Yes, I heard him talking about the Moloney brothers long before anybody knew anything or heard about them here, that they repaired the pipes for Garrett. Garrett was buried probably around eighteen hundred and one or thereabouts, and the man brought him from the __ side up to Ennistymon was a man by the name of Din Donoghue, and he got people who were noted dancers and musicians, and he says, Mrs. Galvin was one of the family, and ‘tis from that.

That’d be Mrs. Galvin the concertina player.

No, fiddler. She was from out of the south, but Din drug him [Garrett Barry] in his horse and side car, from Cloneen up to Ennistymon hospital, and he was admitted there as a labourer, and he died about 1901.

He was wonderful but Harrison said that Johnny Doran was a better piper than he. He said that.

Willie [Clancy] you see had a great advantage because his father was in and about there at the time of Garrett Barry and his father had a lot of music, and he had a lot of dance music. And Thady told me that he danced to Garrett Barry, and he had no boots on him. Of course, very few youth had any boots at all. Thady. Harrison also told me, we talked about it in the car, he made the first ha’penny bike we had seen here in West Clare. And he told me that he walked down to Limerick without shoes, but he had them on his shoulder, put them on going into the city, and took him of again coming out and he jaunted home without any boots. He was an awful blacksmith, he was fifty years before his time.

You also knew Mrs. Crotty well, didn’t you?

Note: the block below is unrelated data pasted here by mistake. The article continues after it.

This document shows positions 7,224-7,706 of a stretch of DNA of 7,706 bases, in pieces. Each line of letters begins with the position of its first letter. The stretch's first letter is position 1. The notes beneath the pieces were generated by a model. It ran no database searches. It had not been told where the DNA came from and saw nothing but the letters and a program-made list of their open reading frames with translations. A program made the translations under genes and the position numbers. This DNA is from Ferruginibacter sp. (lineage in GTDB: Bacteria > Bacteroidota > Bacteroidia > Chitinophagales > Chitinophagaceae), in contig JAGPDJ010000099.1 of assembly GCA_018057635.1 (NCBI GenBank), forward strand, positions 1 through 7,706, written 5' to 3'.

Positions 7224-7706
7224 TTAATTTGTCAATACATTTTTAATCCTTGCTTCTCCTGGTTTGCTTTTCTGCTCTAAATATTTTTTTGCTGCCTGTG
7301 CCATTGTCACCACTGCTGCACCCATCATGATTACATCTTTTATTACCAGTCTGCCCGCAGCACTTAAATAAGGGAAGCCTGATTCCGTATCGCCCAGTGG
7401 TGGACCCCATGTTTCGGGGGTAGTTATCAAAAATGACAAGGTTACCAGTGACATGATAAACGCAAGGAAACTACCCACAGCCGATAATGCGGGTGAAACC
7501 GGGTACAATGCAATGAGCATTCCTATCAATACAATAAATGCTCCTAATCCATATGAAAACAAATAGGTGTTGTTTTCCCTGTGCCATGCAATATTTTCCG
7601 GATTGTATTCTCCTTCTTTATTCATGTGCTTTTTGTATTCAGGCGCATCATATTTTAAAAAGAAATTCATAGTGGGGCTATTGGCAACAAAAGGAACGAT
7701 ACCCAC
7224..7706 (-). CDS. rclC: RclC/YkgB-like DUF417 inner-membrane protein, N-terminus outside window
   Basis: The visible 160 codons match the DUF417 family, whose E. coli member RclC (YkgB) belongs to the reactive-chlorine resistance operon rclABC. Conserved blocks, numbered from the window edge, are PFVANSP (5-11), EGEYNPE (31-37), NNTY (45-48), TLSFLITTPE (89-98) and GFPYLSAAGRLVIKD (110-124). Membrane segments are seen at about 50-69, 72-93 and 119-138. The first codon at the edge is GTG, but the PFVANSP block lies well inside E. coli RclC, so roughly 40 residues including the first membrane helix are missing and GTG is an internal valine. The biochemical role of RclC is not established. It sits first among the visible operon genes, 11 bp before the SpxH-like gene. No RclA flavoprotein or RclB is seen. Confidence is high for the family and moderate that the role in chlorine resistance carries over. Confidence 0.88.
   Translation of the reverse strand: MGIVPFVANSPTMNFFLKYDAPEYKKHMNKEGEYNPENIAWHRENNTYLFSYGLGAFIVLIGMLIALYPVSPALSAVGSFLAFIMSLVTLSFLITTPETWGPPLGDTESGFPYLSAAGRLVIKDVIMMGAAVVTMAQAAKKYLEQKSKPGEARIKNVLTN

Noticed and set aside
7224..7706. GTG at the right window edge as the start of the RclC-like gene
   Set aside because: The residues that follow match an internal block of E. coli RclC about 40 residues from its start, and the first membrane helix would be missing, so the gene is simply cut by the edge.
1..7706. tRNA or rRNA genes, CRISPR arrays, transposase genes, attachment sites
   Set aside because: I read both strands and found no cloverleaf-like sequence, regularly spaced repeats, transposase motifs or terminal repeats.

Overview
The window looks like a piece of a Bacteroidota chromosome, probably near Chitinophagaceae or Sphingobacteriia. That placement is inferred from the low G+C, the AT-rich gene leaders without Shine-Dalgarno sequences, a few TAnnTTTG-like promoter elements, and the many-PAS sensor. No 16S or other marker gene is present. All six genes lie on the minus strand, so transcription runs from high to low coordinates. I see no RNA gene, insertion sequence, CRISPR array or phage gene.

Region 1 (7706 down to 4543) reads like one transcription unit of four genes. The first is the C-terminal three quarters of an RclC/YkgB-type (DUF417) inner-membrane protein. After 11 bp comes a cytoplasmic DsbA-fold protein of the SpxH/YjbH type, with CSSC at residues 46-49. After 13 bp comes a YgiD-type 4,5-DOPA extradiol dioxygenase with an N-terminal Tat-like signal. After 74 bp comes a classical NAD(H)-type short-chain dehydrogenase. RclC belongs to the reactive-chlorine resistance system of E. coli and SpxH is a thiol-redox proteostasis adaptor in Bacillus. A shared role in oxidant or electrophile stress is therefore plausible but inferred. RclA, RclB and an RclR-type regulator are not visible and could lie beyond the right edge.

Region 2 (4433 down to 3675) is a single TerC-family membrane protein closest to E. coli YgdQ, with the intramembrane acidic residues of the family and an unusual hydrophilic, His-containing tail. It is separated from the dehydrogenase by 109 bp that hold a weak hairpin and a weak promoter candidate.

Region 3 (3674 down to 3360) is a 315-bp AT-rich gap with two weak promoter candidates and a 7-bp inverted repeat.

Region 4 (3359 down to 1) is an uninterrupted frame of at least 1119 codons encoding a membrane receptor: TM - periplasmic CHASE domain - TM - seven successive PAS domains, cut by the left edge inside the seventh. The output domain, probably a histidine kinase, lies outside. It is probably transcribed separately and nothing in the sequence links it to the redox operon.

I did, I did. Many a night I spent with her. She was a wonderful woman, she didn’t mind, if she got a mile outside the town, she didn’t mind if it was burned down to the earth, when she was gone out of it. Anyway, it was all music and being in Miltown, Miltown was her favorite spot, Willie and company.

Would you say there’s a difference in the music of West Clare from this side down and from Miltown up?

There is, mind you, there is a difference in the style of music, because Thady’s style and mine were completely different altogether. He had music from a great player up there, he called him O’Donnell, and O’Donnell had great music because Thady had great music. Everything he played was good.

You were talking about Denny Mescall, and you also mentioned Daniel Mack to me.

I don’t know very much about Daniel Mack, but I got a tune or two belonged to him, which is O’Connell’s Farewell to Dublin on fiddle, but I didn’t know anything about him. He was a very old man when I saw him play, and he was as near to me as Denny, but he wasn’t traveling out too much at that time. But he had a wonderful collection of music.

Would he have had this music from George Whelan?

Well, mind you, I’m not sure of that – that’s the whole thing, I don’t know about him. But he also had another brother that played, but he wasn’t as practical as Daniel because he didn’t teach music, and he was James, he had a lot of music too, I’m sure. A very nice man though – he had a son also that played, Seamus Mac, a postman up to recently, and he still had his father’s music, but somehow he got careless and didn’t follow it up at all. He was well able to play at one time. There was an ad for fiddlers for country dancers when the country dances were in full swing, but the gramophone put an end to a lot of that music when it came out.

Appendix 1

Aeroplanes out of Scrapheaps

Appendix 3